Was that right? Was it a premonition that made him panic like that? "I thought he was going to kill us," Jason said. "I'm sorry."

"Talk about grace under pressure." Dennis dragged a hand across his forehead. "A premonition! You really are twisted, Jason."

They didn't say anything more for a few minutes. Dennis just kept driving west and south, easing through red lights and stop signs now, heading toward familiar downtown streets.

"We'll have to find where that slug went," Dennis said finally, when they'd put enough distance between themselves and the man lying in the street.



It was just past midnight when Dennis turned the Audi onto Jason's block, a quiet stretch of Dunhaven Street near Rock Creek Park. The bottle of wine was empty now--they'd poured the rest of it out while stopped at a red light--and Jason was feeling clearheaded and sober.

"God," Dennis said, driving slowly down the street. "I literally thought I'd piss myself when that shot went off."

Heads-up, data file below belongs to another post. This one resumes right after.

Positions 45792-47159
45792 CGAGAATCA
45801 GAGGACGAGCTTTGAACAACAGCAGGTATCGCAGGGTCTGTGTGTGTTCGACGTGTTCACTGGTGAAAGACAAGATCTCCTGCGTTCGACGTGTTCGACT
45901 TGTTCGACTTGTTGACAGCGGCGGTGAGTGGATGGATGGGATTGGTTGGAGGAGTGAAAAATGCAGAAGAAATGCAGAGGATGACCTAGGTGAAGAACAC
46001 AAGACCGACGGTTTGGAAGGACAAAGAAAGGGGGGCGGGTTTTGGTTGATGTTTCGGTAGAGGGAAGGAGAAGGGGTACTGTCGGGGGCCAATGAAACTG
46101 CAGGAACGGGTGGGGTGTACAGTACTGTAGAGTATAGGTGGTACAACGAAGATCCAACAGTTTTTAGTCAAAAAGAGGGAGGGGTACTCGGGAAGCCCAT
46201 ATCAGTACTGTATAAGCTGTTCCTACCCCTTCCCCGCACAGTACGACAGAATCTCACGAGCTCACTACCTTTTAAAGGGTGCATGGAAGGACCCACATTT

Jason nodded. "You should have felt the kick in the guy's wrist. Like a jolt. Electroshock or something. Wild." He sniffed his hands. "I can still smell it," he said. The smell reminded him of the anemic Roman candles his father used to set off in the backyard when he was a kid.

"Wash your hands before you go to bed," Dennis said.

"Okay, Dad. And you spray the car with deodorizer when you get home. Maybe you can call QVC and order one of those pine trees that fat salesmen hang from their mirrors."

Dennis pulled up at the curb in front of Jason's house. He idled there for a few seconds as they both looked across the street at a gray cat skulking along a wall. "Seriously, Jase," he said. "This whole thing goes to the grave with us. I mean it." "Actually, I thought I'd bring it up with my dad at breakfast tomorrow."

Dennis turned his head sharply.